The U.S Supreme Court decided the age discrimination case of Gross v. FBL Financial Services, Inc on Thursday with a five to four ruling in favor of the defendant. The majority opinion of the Court ruled that claimants in age discrimination cases must show direct evidence that their age played a significant role in their employers’ decisions.
Speaking for the majority, Justice Clarence Thomas wrote: “even if age can be proven to be a partially motivating factor for a business’s decision, age discrimination claimants must meet a higher burden of persuasion.” Speaking for the minority, Justice John Stevens suggested that the majority was essentially attempting to legislate from the bench by disregarding a 1991 amendment to federal civil rights laws.
Facts of the Case
The discrimination matter debated concerns an executive at FBL Financial Group named Jack Gross, who had allegedly been passed over for promotion in favor of a younger employee who had once been his subordinate. Pursuant to the Age Discrimination Employment Act, Mr. Gross sued his employer and was awarded $46,945 by a federal jury. The company claimed that Mr. Gross had been demoted from Director to Coordinator due to in-company restructuring.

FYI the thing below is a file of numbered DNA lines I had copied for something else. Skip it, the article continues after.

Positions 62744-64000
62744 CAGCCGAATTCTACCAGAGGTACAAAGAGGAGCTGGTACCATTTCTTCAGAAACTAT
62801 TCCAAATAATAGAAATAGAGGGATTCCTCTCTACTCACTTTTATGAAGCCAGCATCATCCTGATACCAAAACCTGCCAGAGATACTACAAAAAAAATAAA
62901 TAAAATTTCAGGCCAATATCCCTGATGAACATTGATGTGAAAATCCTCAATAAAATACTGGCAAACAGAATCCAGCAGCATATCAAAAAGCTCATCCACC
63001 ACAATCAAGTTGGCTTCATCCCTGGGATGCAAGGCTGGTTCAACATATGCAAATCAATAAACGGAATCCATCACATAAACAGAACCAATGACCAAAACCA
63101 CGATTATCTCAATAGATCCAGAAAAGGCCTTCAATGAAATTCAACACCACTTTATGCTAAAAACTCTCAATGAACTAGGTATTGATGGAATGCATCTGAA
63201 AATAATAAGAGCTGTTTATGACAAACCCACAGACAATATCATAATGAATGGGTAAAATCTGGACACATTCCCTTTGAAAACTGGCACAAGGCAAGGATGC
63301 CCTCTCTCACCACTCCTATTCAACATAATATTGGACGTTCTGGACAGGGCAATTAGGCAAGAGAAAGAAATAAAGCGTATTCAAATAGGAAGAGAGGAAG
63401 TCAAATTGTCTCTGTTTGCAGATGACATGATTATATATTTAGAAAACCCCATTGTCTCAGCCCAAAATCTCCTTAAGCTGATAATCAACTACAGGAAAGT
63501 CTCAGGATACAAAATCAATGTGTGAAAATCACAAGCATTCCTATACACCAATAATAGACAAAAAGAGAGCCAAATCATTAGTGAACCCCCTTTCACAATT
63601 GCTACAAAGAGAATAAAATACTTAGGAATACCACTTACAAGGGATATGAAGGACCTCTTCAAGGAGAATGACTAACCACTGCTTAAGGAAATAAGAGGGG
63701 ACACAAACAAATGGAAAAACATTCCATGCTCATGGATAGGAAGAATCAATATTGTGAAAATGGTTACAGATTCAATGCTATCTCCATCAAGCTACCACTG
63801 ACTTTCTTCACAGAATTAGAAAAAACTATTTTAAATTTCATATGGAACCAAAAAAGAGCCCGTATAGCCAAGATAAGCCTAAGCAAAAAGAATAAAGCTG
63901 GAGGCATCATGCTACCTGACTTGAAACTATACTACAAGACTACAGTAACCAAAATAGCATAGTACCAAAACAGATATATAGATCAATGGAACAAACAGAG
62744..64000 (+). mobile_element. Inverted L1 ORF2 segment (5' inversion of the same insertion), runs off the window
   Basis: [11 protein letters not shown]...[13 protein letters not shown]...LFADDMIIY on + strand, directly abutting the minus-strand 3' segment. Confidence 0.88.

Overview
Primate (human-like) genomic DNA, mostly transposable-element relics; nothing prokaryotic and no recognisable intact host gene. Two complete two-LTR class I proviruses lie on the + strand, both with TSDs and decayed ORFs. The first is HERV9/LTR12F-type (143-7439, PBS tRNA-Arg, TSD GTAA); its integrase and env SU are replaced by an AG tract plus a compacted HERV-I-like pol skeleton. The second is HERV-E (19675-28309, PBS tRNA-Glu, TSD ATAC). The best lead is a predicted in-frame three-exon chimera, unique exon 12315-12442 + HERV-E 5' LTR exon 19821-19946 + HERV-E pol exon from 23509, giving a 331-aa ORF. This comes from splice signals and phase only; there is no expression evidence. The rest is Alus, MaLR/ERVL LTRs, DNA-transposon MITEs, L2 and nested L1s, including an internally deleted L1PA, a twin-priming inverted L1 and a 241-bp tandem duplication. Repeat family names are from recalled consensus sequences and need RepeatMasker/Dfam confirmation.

Employer advocacy organizations, such as the National Federation of Independent Business, have cheered the high court’s decision. Speaking on behalf of disappointed labor advocates, Senator Patrick Leahy of Vermont argued that the court’s ruling disregarded legislative precedent — most notably the Lilly Ledbetter Pay Discrimination Act that Congress passed earlier this year.
If you or a family member is facing an age discrimination matter at a workplace, the law firm of Joseph & Kirschenbaum LLP may be able to provide strategic assistance. Book a free consultation with us today to explore your options.